The people of the town of Gaines, living along tlieir
beautiful natural Ridge Road, believed trade and
business for the county must center there ; and before
the county buildings were located at Albion, they be-
gan to devise projects for l)uilding up a village there,
which should insure to them the full benefit of the lo-
cation. They had several stores, and mechanic shops.
They established a printing press, and published the
first neAvsjiaper in the county, and proposed to found
an Academy. The locatit)n of the Court House at Al
bion was to them a sad disappointment, they did not
despair, however, but established their Academy,
which was incorporated in the 3'ear 1827, This was
the first incorporated literary institution in Orleans
County. A brick building, three stories high, was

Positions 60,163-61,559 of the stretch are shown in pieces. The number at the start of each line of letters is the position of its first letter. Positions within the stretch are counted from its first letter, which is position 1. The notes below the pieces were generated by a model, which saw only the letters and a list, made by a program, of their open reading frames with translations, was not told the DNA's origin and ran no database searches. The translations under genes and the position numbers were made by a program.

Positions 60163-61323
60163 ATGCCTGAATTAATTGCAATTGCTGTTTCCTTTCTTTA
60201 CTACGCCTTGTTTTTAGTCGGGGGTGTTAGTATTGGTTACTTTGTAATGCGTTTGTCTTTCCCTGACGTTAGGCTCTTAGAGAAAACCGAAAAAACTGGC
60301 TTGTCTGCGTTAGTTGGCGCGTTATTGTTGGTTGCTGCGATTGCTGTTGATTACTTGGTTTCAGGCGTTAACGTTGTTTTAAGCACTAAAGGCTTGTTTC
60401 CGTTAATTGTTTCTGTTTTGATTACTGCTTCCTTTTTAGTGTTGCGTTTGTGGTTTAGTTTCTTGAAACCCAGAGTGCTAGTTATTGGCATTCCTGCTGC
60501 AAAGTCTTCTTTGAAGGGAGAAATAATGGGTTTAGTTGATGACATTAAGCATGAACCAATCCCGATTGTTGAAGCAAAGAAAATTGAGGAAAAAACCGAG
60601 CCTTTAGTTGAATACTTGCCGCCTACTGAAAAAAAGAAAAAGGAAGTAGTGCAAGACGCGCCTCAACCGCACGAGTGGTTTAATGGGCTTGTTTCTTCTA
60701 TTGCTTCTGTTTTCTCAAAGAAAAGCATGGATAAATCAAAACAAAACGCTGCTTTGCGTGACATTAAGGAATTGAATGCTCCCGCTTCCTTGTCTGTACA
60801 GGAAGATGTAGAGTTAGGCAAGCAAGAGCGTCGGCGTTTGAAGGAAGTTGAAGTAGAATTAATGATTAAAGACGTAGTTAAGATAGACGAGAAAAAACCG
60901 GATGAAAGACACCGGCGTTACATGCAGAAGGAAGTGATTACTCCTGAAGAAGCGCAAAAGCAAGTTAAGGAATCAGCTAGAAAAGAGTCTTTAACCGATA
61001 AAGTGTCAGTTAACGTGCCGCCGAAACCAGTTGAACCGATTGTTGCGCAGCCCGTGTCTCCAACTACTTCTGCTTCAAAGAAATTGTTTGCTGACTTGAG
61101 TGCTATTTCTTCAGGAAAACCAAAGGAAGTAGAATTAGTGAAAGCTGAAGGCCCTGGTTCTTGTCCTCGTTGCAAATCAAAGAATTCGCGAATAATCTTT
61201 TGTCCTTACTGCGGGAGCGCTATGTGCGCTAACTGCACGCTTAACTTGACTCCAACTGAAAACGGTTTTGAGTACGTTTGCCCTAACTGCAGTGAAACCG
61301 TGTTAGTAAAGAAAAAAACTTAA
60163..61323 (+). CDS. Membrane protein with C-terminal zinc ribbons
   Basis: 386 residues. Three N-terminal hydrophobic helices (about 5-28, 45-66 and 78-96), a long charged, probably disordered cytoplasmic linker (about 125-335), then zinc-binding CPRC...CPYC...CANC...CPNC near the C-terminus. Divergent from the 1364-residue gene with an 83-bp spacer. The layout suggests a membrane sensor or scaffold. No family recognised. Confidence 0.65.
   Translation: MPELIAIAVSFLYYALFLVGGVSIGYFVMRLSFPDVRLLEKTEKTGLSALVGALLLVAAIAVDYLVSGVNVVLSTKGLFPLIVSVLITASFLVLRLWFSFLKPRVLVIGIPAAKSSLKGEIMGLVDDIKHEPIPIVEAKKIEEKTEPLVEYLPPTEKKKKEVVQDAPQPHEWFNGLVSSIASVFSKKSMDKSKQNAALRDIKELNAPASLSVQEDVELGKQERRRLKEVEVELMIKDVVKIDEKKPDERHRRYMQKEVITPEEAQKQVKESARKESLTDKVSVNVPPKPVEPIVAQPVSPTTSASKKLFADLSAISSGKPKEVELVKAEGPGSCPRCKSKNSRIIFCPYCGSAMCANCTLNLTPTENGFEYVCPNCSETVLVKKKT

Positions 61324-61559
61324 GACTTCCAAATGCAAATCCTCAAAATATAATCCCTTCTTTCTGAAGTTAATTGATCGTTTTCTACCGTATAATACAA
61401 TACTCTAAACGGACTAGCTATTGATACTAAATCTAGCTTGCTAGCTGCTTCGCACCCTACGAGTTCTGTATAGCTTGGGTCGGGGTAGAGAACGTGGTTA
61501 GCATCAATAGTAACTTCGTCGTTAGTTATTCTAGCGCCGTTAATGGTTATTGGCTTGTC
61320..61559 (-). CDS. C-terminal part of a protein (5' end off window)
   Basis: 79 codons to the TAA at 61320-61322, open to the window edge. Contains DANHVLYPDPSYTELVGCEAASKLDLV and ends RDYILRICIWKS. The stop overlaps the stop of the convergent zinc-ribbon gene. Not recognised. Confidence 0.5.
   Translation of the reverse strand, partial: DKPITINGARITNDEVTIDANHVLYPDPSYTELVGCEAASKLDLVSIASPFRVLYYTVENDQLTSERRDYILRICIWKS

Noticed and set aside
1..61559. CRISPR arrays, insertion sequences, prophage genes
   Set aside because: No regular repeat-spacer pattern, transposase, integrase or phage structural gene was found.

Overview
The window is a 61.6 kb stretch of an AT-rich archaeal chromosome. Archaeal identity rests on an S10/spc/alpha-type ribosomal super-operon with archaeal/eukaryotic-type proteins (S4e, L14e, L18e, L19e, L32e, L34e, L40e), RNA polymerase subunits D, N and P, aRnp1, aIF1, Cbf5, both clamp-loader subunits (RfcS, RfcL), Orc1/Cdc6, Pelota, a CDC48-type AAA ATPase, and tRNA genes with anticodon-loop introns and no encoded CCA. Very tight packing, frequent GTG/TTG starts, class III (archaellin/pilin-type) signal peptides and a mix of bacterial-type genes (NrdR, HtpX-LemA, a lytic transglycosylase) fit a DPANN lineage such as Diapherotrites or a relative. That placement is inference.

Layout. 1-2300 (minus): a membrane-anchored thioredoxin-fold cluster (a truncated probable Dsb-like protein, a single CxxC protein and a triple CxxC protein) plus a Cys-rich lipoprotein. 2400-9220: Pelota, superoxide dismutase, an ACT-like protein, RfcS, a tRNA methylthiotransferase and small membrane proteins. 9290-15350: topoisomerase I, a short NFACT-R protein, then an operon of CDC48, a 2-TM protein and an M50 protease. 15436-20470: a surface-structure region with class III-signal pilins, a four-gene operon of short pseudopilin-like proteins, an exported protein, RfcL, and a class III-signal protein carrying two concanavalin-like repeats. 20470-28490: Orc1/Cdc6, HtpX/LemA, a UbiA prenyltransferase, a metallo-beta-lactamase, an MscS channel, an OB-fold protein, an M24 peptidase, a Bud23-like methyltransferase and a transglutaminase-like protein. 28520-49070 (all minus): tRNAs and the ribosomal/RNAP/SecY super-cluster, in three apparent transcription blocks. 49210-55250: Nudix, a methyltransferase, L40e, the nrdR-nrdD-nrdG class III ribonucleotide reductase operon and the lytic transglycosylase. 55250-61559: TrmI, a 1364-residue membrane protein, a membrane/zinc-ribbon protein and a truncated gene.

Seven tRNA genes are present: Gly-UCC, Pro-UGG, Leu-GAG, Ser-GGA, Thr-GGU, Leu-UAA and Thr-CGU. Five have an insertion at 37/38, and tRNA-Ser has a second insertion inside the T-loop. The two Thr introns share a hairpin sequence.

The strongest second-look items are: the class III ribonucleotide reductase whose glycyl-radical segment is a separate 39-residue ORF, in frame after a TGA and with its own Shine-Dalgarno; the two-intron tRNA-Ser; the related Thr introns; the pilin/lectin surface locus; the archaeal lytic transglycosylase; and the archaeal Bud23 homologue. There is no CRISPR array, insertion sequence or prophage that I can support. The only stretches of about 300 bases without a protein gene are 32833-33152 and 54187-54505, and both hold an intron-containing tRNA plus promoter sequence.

erected by the joint efforts of the school district, and
the friends of the Academy and f(U' some years it was
occupied by both schools, Tlie Acadenn^ was well
patronized, while it was without a rival, but when
Academies were erected in other towns in the neigh-
borhood, Gaines Academy began to languish, and fi-
nally ceased to exist as a school. The building wat?
fitted up as a dwelling house, and as such still re-
mains. Academies wer«^ established at Albion in
1837, at Millville in 1840, at Yates in 1842, at Medina
in 1849, at Holley in 1850. The Phipps Union Semi-
nary was established at Albicm abo'it 1888, and in-



66 PIONEEll illSTOKY

corporated by the Regents of the University in 1840.
This Seminary is a boarding and day school for the